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Courtship Sequences and Ethological Isolation in Two Species of Sunfish (Lepomis Spp) and Their Hybrids

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The role of courtship behaviour in ethological isolation was studied by analysing courtship sequences between different crosses of pumpkinseed (Lepomis gibbosus), bluegill (L. macrochirus), and their hybrid sunfish. Crosses were established in large laboratory tanks, under an artificially advanced photoperiod and temperature regime, and in outside pools. Male-female interactions were filmed and videotaped. In the field, underwater films of naturally occurring courtship and spawning were taken. A behavioural repertoire was described and the data converted to pairs of male and female acts (dyads). Two contexts were distinguished (spawn and nonspawn) depending on whether courtship led to spawning or not. Several methods of analysis were used. Multidimensional contingency table analysis with factors of preceding act, following act, and cross, enabled examination of the dependence of the response of any individual (sex or species) upon the species of partner. Multidimensional Scaling of the crosses, based on a chi-square measure of overall dissimilarity for each context, revealed the relative proximities among the different interspecific and hybrid crosses and the parentals. The results generally agreed well with those produced by a clustering technique. The conclusions are: (1) The differences between the courtship and spawning behaviour of the parentals are evidence for a behavioural isolating mechanism. (2) Interspecific and hybrid crosses tend to be intermediate to parentals. (3) Courting and spawning behaviour is different in the laboratory and field environments. (4) Hybrids likely originate from crosses of male bluegills and female pumpkinseeds.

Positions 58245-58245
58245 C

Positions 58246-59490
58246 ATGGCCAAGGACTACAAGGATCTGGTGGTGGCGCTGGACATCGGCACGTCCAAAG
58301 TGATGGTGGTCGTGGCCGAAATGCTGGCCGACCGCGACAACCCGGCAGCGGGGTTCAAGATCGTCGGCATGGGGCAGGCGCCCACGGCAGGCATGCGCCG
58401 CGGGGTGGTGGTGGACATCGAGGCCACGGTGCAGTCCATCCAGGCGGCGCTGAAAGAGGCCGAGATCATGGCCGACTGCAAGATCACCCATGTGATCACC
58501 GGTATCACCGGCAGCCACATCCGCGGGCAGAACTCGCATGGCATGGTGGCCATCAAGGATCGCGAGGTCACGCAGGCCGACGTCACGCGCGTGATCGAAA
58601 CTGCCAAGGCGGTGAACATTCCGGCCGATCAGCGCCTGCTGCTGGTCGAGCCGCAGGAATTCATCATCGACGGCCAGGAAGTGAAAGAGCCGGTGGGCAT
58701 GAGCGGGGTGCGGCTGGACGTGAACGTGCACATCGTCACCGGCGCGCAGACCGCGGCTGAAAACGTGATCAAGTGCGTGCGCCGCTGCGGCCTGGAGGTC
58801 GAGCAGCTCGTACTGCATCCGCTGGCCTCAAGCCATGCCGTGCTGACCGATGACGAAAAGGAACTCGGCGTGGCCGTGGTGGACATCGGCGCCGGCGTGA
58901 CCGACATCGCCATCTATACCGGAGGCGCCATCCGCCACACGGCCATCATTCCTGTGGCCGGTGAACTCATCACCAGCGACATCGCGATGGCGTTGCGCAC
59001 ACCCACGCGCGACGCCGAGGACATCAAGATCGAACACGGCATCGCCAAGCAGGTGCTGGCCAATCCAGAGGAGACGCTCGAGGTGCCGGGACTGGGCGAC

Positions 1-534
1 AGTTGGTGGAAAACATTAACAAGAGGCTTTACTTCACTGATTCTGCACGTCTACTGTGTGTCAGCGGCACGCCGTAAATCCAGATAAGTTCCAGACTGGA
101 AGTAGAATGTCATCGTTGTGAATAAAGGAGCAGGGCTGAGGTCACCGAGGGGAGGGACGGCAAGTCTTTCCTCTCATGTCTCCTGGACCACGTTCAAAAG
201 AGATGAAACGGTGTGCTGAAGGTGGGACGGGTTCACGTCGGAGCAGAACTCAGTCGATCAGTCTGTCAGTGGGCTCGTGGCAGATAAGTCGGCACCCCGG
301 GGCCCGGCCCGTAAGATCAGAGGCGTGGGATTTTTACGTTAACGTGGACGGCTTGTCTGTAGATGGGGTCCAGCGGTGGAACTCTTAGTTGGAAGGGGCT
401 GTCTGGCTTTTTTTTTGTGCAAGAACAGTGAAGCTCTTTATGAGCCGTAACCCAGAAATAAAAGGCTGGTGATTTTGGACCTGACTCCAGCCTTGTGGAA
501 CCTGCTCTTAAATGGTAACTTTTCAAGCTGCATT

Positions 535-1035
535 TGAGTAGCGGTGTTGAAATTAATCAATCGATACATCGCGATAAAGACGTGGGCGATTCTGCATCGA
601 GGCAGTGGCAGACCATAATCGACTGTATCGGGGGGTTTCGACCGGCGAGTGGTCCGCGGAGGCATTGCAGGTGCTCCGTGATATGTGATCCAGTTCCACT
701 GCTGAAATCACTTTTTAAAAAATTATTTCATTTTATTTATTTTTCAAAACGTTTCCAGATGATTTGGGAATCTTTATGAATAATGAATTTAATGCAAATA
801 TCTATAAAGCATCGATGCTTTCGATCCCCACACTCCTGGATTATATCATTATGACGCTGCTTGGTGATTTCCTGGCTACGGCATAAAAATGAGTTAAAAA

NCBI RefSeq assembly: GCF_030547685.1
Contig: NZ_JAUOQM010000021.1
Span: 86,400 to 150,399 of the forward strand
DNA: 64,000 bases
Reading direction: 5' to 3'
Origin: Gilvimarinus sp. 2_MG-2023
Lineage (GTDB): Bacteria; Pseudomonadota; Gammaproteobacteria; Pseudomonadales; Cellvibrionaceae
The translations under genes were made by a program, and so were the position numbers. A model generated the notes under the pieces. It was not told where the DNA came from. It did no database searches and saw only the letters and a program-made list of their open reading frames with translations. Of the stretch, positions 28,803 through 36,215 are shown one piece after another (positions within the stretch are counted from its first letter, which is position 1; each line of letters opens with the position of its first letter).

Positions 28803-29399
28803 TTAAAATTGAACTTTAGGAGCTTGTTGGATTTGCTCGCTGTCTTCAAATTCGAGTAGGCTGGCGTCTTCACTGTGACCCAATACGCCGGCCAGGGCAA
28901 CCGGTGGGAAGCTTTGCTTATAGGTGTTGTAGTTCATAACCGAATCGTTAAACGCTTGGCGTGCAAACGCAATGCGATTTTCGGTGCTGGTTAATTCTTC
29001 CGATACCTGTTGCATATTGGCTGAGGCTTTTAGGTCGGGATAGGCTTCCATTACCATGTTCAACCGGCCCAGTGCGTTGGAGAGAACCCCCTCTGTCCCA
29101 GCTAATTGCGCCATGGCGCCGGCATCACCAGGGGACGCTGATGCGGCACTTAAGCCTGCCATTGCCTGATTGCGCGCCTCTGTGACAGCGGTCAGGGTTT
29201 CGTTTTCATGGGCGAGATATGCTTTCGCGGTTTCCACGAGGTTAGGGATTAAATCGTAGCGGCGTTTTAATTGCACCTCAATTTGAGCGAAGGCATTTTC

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Affiliations: 1: (Department of Biology, Queen's University at Kingston, Ontario, K7L 3N6, Canada


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